The difficulties are, first, that the US doesn’t know where to find all the North Korean research and production facilities and weapons. So an attack might destroy part of their set-up but would probably leave some intact. The North Koreans recently made the breakthrough of using solid fuels for their international continental ballistic missiles. This means that it’s much harder for US spy satellites to spot the long-standing telltale sign of imminent launch, liquid fuelling hoses and apparatus.
Second, any kind of military attack risks provoking a North Korean attack on its immediate neighbour, South Korea, and the 120,000 Americans living there, including US military personnel and their families. Pyongyang has spent the last 60 years preparing a massive artillery barrage to annihilate Seoul, just 50 kilometres from the border. Seoul has a population of 10 million and the greater Seoul conurbation has more than 20 million. Whenever the US tries to engage Seoul in making contingency plans for evacuating the Americans, the South Koreans refuse to engage, according to knowledgeable US sources. South Korean officials have long feared that the US could attack North Korea without due heed to the lives of the citizens of Seoul. They evidently fret that the withdrawal of American citizens could liberate Washington to unleash hostilities.
It’s not only the military options that are laden with uncertainties. So is the prospect of dialogue. Rex Tillerson has said that although the two countries do not formally recognise each other, the US is in contact with North Korea through three indirect channels. However, a senior administration official told me that while “we do believe a diplomatic path is viable, and we want to pursue it till it’s exhausted, we have been disappointed with North Korea’s responses”.
Kim may not be ready to negotiate yet, says the official: “They may not be done in capacity building. It’s obvious that they’ve tested their ICBMs going up and down, and now they need to test them for distance.”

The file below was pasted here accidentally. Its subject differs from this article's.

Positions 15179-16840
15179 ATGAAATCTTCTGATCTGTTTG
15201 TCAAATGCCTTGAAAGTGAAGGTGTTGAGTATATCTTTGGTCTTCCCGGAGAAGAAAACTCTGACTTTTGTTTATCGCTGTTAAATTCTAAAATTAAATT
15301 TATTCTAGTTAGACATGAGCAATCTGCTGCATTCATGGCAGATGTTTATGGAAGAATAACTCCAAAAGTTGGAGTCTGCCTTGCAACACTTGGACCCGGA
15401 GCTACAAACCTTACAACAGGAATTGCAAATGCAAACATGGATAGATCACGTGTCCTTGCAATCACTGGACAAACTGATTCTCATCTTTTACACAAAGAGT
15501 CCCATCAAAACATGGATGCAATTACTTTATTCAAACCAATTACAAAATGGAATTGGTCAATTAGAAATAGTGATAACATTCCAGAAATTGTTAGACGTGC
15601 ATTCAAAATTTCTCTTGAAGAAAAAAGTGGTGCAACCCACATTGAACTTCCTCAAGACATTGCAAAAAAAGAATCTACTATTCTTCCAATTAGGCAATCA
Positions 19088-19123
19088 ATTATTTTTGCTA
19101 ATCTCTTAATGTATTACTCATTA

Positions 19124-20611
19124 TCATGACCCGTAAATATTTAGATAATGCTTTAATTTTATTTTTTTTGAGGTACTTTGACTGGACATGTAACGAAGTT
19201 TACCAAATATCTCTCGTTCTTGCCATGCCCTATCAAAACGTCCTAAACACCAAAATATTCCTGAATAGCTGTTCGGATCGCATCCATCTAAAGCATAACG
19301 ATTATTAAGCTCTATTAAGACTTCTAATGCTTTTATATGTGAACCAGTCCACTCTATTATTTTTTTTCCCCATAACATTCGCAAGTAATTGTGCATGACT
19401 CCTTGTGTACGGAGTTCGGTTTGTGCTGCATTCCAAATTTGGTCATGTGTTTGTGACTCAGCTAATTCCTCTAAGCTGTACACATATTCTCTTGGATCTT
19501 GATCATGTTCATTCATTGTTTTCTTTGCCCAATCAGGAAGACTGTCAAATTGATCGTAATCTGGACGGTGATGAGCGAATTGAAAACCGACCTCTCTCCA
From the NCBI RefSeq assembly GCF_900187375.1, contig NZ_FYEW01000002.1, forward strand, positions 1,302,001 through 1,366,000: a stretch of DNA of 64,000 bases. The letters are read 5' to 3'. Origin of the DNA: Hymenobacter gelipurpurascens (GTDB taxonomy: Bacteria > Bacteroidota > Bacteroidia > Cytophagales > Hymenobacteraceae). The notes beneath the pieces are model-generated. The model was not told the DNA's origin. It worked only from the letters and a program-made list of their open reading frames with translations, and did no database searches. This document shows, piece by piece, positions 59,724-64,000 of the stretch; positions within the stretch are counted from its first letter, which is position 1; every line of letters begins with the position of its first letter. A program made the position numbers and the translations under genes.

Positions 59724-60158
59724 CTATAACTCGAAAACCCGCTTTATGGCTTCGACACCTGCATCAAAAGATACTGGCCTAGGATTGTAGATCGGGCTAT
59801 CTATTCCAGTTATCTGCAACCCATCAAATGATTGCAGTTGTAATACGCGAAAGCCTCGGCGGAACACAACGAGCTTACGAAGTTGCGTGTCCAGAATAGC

He said that Washington does not know the goal of Pyongyang’s policy. “That’s why we need engagement – to find out.”
The US and North Korea are like a pair of blind boxers, dancing around each other without knowing each other’s position, each braced for a blow but neither able to land a knockout.
Which is why the US places so much store by China, a country that has good visibility of both protagonists, to intermediate. Beijing is not a dispassionate referee, however. An ally of North Korea, it’s not prepared to cripple its neighbour to force a resolution on America’s terms.
The senior administration official says that the US will continue to impose secondary sanctions on China’s banks and firms that do business with North Korea, an effort to press Beijing to neutralise the North Korean threat. The Trump administration’s message to China, he says: “We are prepared to suffer pain ourselves” as a result of sanctioning Chinese businesses, “but your pain will be greater.” This is America’s Chinese takeaway, a fond hope that Beijing will deliver the pressure that the US itself cannot.